We assured her we needed a calm warm-up, and asked her what her preference of bars was in the area. The answer was a resounding "none of them." She retracted that statement upon recognition that we were tourists, suggesting a few dives, but again we were informed that it was hard to go anywhere in LA without knowing your destination. Since we'd already taken a car twice, we were committed to foot travel. 

Thankfully, the initial crowd had died down and Montrose Umbrella was a doable level of crowded. I was pleased we gave the bar a second look, since it was decorated rustically, complete with a stuffed goose which was portrayed mid-flight, mid-honk really, and an assortment of mismatched wooden tables and chairs. I liked it, despite the mix of 90s, disco and current tunes the DJ was only half successfully weaving together. 

When I visit a new bar, I feel obligated to order something from the specialty cocktail menu, because otherwise what am I even doing besides wasting funds on a forgettable drink? Thirty bucks later and we had a Banana Me Crazy and a Romance on the Whatever - not the actual name, I honestly can't remember where the romance was, clearly it wasn't coming from the DJ booth. The banana was a more classic fruity - I don't want to know I'm drinking alcohol- while mine had a tasty gin and smoke flavor brought about by the bartender lighting my rosemary garnish on fire before serving it to me. I dug it, but he ignited my banana cocktail on the other side of the bar first, and I have to admit I was a bit sour that some other customer who hadn't just laid down 14 dollars was enjoying my flame show free of charge. 

My coworker and I stood for two minutes before a gentleman appeared with two chairs - which he then unconvincingly seemed to believe only attached to his own table. We sat, and I was able to get my first full grasp of the LA folk. Even within the same group, attire ranged from slacks and button downs to jean jackets and what I can only assume were pajama pants. I spotted club dresses,  Converse shoes, and an old college hoodie sharing a round of shots. One fellow in particular confused the brain - reeking of a cologne we could smell from ten paces away, but appearing as if he was more likely to carry the scent of McDonald's wrappers, a bottle full of urine and gasoline. His sneakers looked especially odd next to the sky high heels and stretchy jumpsuit of the lady next to him.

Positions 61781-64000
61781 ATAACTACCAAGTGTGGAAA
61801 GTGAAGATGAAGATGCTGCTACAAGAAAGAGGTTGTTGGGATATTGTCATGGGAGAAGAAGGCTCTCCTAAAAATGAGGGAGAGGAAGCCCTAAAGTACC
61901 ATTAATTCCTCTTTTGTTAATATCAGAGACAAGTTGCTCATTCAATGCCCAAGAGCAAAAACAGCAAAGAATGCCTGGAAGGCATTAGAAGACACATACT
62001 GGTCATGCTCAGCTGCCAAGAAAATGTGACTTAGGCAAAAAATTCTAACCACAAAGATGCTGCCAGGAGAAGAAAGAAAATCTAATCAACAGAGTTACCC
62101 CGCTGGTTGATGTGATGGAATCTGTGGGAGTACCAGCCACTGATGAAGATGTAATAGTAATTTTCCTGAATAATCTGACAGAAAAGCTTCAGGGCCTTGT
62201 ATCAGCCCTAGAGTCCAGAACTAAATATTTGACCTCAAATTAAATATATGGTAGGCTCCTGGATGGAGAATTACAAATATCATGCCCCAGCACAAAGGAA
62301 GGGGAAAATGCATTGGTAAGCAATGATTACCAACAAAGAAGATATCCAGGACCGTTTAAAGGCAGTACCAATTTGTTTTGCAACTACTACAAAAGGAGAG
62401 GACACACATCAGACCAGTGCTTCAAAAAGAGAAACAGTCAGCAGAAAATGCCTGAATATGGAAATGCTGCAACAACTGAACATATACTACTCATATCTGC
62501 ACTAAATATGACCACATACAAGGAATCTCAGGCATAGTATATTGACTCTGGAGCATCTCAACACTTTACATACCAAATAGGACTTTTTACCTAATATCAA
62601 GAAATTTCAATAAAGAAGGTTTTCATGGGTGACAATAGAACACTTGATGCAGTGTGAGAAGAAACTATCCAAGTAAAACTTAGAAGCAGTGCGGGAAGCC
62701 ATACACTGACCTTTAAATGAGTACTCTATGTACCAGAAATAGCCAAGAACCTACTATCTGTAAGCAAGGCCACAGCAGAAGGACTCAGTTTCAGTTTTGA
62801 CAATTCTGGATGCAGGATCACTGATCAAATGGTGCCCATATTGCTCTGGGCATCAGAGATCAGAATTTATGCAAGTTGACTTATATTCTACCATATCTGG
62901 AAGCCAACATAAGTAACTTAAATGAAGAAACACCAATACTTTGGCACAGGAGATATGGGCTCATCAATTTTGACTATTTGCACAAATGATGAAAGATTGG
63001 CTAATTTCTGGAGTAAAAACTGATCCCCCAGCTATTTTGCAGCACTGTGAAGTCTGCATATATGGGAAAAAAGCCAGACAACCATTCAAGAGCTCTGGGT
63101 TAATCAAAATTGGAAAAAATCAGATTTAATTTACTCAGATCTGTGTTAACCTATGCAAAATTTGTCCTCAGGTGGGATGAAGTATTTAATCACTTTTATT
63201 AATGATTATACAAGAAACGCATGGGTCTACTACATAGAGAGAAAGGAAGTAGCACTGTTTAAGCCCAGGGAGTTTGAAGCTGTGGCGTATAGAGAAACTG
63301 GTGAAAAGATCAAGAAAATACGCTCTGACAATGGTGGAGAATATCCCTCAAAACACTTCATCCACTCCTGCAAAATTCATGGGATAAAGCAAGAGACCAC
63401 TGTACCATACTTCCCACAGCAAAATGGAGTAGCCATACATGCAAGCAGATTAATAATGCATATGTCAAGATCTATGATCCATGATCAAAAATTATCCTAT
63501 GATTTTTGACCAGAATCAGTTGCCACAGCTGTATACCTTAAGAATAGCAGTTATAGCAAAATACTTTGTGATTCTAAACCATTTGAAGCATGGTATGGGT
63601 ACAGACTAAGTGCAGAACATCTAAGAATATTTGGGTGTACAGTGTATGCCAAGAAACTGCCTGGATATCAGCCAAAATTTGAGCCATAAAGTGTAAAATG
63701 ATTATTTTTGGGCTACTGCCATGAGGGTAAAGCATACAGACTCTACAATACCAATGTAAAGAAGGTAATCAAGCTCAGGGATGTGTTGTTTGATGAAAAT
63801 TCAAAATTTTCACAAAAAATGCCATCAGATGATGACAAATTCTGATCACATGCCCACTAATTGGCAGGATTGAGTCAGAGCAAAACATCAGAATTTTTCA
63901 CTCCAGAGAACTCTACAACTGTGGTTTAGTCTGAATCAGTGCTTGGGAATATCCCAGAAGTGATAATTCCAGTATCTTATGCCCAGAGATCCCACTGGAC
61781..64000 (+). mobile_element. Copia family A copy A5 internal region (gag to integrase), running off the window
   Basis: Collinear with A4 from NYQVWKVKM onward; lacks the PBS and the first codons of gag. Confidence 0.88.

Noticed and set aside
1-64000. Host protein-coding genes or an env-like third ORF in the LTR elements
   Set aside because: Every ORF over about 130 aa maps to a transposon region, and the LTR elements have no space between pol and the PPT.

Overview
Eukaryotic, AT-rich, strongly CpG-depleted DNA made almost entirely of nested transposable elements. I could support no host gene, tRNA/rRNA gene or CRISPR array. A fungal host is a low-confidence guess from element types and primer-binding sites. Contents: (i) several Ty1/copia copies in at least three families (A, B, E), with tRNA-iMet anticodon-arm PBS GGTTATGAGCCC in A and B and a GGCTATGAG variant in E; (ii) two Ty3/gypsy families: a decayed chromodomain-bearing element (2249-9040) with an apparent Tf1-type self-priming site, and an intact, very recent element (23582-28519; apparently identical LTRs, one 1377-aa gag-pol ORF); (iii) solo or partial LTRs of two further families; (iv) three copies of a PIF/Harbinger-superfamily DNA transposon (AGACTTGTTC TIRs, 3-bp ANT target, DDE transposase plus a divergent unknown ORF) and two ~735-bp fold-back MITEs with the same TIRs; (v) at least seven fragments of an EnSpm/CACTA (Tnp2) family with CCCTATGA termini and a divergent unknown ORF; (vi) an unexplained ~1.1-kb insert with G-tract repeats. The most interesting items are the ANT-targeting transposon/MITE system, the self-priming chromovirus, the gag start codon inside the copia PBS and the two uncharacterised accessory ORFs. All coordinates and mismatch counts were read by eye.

Champagne appeared, and we were informed a gentleman had bought a glass for the entire bar. "What for?" I asked, and the server shrugged. "It's Saturday." 

A drink or two later and my coworker and I were falling asleep on our feet , a situation which was not helped by the metronomic mesh of oldies and pop. One Uber later (FOUR DOLLARS!!) and we disappeared, promising the previous chair bringers we'd let them know if we were ever back in town. One smart fellow, who'd been particularly interested in my coworker, pointed out she'd failed to give her phone number.

I wanted to respond that this is Hollywood, she's find you in a particularly serendipitous way if need be, but he didn't seem like he'd buy it. She exchanged Instagram accounts (the cautious woman's way of saying goodbye forever) and we were whisked off toward our overly crisp hotel sheets and half packed luggage.

Until next time, LA, when I'll be ready with a treasure map of Yelp reviewed bars and Uber credits...